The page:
I strongly believe that in today’s and our prospective economic, business and governments environment:

  1. business owners have an obligation to themselves, their families and their communities, and
  2. advisors have an obligation to their business owner clients

to not only keep more on top of economic, business and government related news, but to continually look beyond that news as it is reported – and at all times consider that news carefully from 10,000 feet as to what the news reports say and what the raw news itself means or may mean. Stated differently, a majority of reporting does not go beyond reporting to context – and reporting that does often gets the context either incomplete or incorrect.

I do believe business owners and their advisors focus on external events. That said I question whether all business owners and advisors reflect on those events and assess them on a forward looking basis to the degree they should. Obvious external events that are highly likely to impact all businesses and their revenue and cost structures to varying degrees include ongoing globalization, continually increasing government debt levels, changing government protectionism, ongoing and in some cases escalating technological advances, ongoing business combinations the create ever larger companies (read “competitors”) and a myriad of other things – notably central bank policies and financial markets.

Not to take notice of and continually studying these things in the context of their own business puts the business owner in a little red dress in a forest with more than one wolf and many other dangers. As you likely know, in the original version of the story the wolf killed and ate Little Red Riding Hood. Subsequent versions have the wolf being the victim which one might think goes to societal change, not likely reality.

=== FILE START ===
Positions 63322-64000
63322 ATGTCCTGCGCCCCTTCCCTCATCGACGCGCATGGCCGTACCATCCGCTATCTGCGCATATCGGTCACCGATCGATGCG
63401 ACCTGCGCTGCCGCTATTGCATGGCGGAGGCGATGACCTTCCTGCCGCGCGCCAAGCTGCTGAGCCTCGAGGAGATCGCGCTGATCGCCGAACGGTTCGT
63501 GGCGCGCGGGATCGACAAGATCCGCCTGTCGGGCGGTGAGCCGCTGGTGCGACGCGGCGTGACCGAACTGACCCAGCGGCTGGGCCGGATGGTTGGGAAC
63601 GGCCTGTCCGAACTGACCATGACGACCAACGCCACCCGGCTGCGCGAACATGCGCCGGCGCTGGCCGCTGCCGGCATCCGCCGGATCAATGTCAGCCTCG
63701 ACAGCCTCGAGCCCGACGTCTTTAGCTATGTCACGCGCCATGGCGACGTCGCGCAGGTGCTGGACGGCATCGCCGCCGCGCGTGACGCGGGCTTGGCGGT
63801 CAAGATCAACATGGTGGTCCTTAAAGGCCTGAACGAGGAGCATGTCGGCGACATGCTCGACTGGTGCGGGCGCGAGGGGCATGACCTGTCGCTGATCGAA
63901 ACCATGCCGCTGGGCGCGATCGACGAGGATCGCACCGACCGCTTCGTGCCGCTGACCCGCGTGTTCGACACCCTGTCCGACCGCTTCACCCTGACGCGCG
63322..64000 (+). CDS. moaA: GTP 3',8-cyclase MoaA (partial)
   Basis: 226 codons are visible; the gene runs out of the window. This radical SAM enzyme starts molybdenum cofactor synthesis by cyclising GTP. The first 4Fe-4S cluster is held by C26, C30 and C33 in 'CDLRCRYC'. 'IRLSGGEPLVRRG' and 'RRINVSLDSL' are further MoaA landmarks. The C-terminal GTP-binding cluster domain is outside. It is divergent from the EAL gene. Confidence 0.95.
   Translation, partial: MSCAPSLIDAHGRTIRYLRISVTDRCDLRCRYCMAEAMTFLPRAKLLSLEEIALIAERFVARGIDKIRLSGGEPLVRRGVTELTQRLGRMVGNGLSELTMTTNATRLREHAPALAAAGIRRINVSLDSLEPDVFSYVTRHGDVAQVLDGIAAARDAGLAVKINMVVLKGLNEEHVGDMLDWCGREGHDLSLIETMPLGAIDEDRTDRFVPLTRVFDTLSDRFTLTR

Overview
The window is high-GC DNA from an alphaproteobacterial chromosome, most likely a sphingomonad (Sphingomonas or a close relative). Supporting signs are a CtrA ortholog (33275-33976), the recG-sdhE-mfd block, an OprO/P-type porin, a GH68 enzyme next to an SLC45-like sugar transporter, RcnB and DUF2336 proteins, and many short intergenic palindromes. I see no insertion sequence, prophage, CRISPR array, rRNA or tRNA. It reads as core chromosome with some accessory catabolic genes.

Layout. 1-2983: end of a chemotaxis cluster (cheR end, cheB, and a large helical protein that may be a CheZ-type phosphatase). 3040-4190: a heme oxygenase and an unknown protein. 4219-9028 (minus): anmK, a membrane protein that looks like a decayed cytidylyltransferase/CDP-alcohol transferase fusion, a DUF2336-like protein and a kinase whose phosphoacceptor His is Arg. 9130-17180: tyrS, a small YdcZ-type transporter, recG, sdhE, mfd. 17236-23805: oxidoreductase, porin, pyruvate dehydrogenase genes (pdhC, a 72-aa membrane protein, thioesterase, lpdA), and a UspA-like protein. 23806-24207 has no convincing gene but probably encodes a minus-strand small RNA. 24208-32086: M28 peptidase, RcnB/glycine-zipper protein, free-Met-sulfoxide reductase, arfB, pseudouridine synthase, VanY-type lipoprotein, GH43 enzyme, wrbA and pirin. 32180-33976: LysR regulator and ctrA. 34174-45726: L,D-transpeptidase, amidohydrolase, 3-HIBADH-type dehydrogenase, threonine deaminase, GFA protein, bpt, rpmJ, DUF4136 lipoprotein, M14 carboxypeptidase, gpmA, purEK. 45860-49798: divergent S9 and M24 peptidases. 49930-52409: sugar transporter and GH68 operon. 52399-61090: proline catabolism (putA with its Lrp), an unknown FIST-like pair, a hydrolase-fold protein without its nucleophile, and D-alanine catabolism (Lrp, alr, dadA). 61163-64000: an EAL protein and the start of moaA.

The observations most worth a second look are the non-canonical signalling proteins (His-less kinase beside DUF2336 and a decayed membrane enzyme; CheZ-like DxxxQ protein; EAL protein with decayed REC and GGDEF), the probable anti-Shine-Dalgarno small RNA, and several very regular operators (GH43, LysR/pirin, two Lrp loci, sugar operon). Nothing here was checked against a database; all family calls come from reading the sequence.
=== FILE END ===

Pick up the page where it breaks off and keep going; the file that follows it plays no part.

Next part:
Business owners, objective advice, and expert “pleasers”

In my experience, particularly when it comes to business transition and valuation:

  1. many business owners don’t value objective advice to the extent they should, even if it hits them over the head. Rather, many business owners seem to be attracted to advisors who tell them – either knowingly or unknowingly – what they want to hear.
  2. many business and business family advisors, including non-family directors and professionals, seem loath to give advice they think will not be well received and that might jeopardize their position with their business owner clients. This fear particularly seems to arise when the advice is being given to family members who dominate both the ownership and management of the business.
  3. tend to favour “soft-side advice” over “hard-line” advice, particularly where that advice directly reflects on current business practices – and in particular business family members and their individual interactions with the family business.